FAIRBANKS (AP) — Nathan Collin rolled his wheelchair through Rohnert Park, California, accompanied at every turn by a service dog named Ethan. His goals for the day included taking the bus downtown to visit the grocery store, grabbing lunch and going to see a movie.
Collin isn’t usually a wheelchair user. He was using one not out of necessity but as part of his studies at Bergin University of Canine Studies — a school dedicated to providing training for service dogs and aspiring trainers of service dogs.
The purpose of the assignment was to give Collin an appreciation for the challenge everyday chores can bring and the ways service dogs can reduce that difficulty.
Collin graduated from Bergin in 2012 and returned to Fairbanks soon after to start a service dog training program with speech-language pathologist Betsey Jacobs.
Two years later, Collin and Jacobs’ program, TOPAD — The Other Paw Assistance Dogs — is thriving. They’ve placed their first dog and have three more in training. Six months ago, they officially received 501(c)(3) nonprofit status from the Internal Revenue Service, a process that routinely takes a year or more.
With The Other Paw, Collin and Jacobs train potential service dogs from birth through 2.5 years, when the dogs are placed with a companion. Their goal is to provide service dogs at little to no cost for their future owners.
The cost of obtaining a fully-trained service dog can range from $40,000 to $80,000 without assistance, according to Collin. Because he and Jacobs are able to do much of the work themselves and with partner organizations in town like Pawsitive Dog Training and the Aurora Animal Clinic, they are able to cut down significantly on placement costs.
Collin and Jacobs operate The Other Paw out of a small dry cabin in Goldstream Valley. Much of their training sessions take place at Pawsitive Dog Training, run by Susan Sampson around the back of the building occupied by Cold Spot Feeds.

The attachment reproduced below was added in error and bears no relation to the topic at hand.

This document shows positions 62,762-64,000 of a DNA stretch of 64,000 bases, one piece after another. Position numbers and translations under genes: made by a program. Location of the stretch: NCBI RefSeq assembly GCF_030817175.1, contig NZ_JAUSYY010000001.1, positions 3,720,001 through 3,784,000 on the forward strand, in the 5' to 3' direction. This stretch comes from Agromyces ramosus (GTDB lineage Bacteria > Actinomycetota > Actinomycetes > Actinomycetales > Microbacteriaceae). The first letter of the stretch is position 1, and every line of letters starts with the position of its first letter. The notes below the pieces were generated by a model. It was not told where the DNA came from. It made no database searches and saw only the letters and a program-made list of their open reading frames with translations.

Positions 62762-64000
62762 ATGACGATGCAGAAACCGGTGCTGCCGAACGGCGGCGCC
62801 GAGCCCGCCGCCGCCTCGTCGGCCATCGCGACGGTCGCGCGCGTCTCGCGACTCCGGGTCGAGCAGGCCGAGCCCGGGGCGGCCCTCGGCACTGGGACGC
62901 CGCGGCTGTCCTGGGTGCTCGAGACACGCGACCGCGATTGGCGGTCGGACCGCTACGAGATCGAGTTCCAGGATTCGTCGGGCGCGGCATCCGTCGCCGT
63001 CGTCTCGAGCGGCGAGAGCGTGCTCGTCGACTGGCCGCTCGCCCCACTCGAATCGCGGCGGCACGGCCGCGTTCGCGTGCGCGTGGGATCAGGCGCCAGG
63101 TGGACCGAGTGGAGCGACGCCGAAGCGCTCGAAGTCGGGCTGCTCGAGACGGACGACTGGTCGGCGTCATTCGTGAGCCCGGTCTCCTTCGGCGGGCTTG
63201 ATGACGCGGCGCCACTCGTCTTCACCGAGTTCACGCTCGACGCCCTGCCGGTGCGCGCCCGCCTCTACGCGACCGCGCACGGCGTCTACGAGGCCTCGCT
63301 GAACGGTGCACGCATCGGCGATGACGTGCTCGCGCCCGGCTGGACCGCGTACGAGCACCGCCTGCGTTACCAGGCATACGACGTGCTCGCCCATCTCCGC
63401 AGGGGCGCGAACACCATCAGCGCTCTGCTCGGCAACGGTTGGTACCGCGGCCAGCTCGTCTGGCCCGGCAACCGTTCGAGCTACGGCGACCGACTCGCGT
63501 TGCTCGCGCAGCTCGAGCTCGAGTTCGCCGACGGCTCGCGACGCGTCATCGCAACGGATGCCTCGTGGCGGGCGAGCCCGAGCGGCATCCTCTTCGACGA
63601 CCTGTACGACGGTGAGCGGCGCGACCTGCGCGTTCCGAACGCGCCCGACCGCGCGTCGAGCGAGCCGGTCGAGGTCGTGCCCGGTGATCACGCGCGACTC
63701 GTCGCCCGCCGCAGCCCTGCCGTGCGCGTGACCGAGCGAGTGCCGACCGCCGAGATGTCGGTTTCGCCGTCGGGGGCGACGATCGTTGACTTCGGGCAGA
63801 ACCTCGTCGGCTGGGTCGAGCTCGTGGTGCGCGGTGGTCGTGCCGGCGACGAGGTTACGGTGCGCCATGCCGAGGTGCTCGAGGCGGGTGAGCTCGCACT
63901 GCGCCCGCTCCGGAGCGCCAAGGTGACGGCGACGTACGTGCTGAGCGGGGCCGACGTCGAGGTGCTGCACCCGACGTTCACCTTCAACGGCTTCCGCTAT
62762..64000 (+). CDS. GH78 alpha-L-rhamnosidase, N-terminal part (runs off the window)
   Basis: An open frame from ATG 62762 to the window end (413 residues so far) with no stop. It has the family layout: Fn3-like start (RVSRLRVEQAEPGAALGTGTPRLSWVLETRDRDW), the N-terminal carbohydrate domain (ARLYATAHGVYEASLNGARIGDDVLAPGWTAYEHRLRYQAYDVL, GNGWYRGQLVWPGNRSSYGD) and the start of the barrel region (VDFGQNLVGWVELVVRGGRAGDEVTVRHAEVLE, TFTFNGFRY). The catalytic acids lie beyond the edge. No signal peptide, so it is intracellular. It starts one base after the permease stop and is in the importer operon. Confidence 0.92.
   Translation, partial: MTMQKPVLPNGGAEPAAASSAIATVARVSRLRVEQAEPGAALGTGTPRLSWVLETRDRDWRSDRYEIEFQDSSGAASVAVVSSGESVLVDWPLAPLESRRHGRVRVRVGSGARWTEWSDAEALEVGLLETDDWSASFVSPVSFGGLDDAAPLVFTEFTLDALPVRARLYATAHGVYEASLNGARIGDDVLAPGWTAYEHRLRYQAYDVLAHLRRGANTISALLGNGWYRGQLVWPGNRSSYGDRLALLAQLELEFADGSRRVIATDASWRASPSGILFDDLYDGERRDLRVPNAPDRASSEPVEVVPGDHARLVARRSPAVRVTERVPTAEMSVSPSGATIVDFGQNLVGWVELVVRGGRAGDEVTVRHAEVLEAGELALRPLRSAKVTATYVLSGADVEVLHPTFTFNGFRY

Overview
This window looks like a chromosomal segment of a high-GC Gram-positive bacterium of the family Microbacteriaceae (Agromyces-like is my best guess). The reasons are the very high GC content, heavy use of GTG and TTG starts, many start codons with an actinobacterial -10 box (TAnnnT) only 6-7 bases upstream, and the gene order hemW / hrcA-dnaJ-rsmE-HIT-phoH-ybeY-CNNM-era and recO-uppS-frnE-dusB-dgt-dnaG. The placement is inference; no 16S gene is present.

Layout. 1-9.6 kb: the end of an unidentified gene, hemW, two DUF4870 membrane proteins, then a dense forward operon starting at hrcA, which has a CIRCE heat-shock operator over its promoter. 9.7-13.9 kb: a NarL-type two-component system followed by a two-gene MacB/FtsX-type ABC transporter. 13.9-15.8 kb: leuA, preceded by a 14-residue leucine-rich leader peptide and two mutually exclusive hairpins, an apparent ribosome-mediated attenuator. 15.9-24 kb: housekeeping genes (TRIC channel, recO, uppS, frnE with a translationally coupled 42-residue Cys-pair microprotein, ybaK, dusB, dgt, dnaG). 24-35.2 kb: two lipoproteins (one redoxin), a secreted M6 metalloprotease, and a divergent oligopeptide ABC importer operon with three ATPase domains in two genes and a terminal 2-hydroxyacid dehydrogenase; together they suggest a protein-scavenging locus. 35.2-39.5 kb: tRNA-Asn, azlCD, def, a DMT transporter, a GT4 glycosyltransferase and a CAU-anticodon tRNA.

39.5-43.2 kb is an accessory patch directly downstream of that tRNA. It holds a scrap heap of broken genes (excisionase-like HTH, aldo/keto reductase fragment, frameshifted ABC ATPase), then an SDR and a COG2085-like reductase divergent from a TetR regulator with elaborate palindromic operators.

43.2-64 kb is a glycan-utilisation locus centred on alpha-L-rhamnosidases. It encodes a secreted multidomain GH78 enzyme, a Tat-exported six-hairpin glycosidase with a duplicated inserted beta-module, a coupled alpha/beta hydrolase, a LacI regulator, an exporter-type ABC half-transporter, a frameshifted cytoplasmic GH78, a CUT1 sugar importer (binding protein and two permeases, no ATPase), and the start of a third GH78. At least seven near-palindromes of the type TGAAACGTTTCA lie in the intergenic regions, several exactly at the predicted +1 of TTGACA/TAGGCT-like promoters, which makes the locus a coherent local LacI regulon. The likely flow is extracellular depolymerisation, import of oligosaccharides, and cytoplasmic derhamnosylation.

On Sunday, The Other Paw organized a meet and greet at Gulliver’s Books, during which members of the public were given the chance to meet the service dogs in training and to watch them in action.
Jacobs and Collin set up demonstration booths where the dogs could show off their skills, like grabbing a bottle of water out of the cabinet or turning the light switch on and off.
The Other Paw starts every dog’s training with the goal of achieving the highest level of accreditation, which would qualify the dogs for placement with a person with paraplegia.
So far, The Other Paw has placed one dog, a chocolate lab named Ruger who now works with kids and adults at the Access Alaska office in Fairbanks.
The Other Paw’s dogs in training include Phineas, 1.5 years old, Robin BoJangles, 9 months old, and the nonprofit’s newest addition, Sophie Maye, 8.5 weeks old.
Sophie Maye has already begun her training, though at her age it consists mostly of socialization. Even at 8.5 weeks old, she has already mastered two commands, according to Sampson: snuggle and kiss.
“She’s really great at snuggle,” she said.